Multiple Licence Plates

This morning, my wife and I were behind a SuperShuttle van near Reagan Washington National Airport. (They shuttle hotel guests from hotels to airports nationwide.

It had both Virginia and Maryland plates on it.

I’ve also seen semi-trailer trucks with several plates from various states.

My question is: why do these vehicles need to be registered in more than just one state?

Because they, in their normal course of business, use the roads in each of those states. The State says “You consistently use my roads for profit so you must pay my taxes.” The same is true for tractor trailers, except the metal plate on the trailer usually has the word “Apportioned” where the state name would appear. A sticker from each state where taxes have been paid is affixed to the cab.

The overwhelming majority of people have more than the average (mean) number of legs. – E. Grebenik

Well, ‘need’ is such a difficult word to deal with. The short answer is that they ‘need’ to do so because the law of the states within which they operate requires them to do so. That, of course, explains nothing of the reason for those requirements.

This isn’t quite accurate. As a user of a non-commercial vehicle, I might well use the roads of more than one state for profit (e.g. travelling salesmen). Nevertheless, I won’t be required to have a license plate in each state - indeed I will most likely be PROHIBITED from having one in each state.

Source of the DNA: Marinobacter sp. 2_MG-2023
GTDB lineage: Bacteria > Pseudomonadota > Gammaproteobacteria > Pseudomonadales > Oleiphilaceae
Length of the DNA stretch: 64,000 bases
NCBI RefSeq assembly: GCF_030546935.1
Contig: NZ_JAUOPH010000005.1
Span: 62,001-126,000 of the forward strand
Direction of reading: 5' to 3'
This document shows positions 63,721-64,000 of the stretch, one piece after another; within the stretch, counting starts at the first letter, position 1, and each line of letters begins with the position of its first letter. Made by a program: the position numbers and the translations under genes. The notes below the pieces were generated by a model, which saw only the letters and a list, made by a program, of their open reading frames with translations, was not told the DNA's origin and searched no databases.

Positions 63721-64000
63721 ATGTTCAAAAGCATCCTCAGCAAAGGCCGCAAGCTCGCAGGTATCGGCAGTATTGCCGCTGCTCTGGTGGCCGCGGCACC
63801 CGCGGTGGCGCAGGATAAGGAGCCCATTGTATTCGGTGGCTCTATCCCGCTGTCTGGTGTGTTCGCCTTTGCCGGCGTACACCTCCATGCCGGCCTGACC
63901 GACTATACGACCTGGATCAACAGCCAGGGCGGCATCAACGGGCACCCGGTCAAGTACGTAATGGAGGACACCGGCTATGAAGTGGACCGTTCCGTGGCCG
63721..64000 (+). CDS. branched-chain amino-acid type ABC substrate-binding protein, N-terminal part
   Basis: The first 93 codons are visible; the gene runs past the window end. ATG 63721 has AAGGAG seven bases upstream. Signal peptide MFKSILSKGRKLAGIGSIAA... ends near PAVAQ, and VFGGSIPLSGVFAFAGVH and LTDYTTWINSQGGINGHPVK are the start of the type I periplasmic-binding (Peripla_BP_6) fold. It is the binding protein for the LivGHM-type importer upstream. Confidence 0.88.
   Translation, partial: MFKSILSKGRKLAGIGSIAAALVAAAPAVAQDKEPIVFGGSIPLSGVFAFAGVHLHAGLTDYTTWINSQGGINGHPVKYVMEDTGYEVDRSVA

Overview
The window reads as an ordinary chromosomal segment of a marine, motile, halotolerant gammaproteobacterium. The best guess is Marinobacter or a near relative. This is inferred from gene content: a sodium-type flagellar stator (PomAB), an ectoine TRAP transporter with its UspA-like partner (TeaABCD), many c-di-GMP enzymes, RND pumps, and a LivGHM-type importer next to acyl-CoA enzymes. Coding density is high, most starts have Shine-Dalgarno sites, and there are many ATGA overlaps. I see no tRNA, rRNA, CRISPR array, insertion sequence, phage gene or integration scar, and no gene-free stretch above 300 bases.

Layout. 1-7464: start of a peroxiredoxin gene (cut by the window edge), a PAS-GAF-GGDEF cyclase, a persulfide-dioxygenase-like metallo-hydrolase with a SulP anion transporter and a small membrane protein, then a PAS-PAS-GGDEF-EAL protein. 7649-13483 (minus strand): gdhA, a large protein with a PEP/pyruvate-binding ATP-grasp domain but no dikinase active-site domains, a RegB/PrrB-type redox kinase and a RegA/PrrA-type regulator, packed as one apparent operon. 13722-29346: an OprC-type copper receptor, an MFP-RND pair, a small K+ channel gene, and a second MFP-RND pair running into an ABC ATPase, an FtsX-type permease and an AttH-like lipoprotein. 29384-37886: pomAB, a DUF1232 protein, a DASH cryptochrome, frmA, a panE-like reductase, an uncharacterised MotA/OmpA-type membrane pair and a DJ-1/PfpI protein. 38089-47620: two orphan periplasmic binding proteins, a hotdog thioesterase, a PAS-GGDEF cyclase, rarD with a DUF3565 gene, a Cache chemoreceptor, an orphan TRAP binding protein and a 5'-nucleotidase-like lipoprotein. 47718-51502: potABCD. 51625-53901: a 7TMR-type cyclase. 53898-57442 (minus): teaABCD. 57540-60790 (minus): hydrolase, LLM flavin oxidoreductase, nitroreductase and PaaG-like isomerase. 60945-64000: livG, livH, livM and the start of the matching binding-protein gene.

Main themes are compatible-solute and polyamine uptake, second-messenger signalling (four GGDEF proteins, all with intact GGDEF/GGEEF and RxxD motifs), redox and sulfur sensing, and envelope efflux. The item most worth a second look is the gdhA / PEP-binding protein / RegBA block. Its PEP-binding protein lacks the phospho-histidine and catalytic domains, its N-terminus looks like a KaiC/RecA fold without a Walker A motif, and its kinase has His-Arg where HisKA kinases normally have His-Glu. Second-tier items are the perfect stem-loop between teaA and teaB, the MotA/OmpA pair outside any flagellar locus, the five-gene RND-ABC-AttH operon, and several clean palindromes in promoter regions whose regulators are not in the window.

The reasoning is more complex. Partly, it has to do with assumptions about commercial vehicles vs. non-commercial vehicles. It also has to do with agreements among the states and with the federal government about how to deal with ‘interstate commerce.’ Mostly, it has to do with the fact that each state wants to make as much money as it can off the fees generated by taxing commercial vehicles which use their roadways.

I doubt any answer could give you the ins and outs of a decision by a state as to when exactly to require a licensing by a commercial vehicle. Policy rarely is simple. :slight_smile:

My WAG is that it is not driven by the desire to get a piece of the interstate commerce pie. Rather, trucks put a lot more wear and tear on the road, and so they’re simply not allowed into the state without paying for the privilege.

Cars don’t do as much damage to the roads, but there are lots more of them, so I’m sure the states would like to charge the out-of-state cars as well, but it would face too much opposition, for several reasons: (a) Not enough room on a car for all the many plates someone might need. (b) Civil rights people would scream about restriction of movement. © Individuals would have to do a lot more planning for their interstate driving, whereas truckers don’t make as many spur-of-the-moment cross-country trips.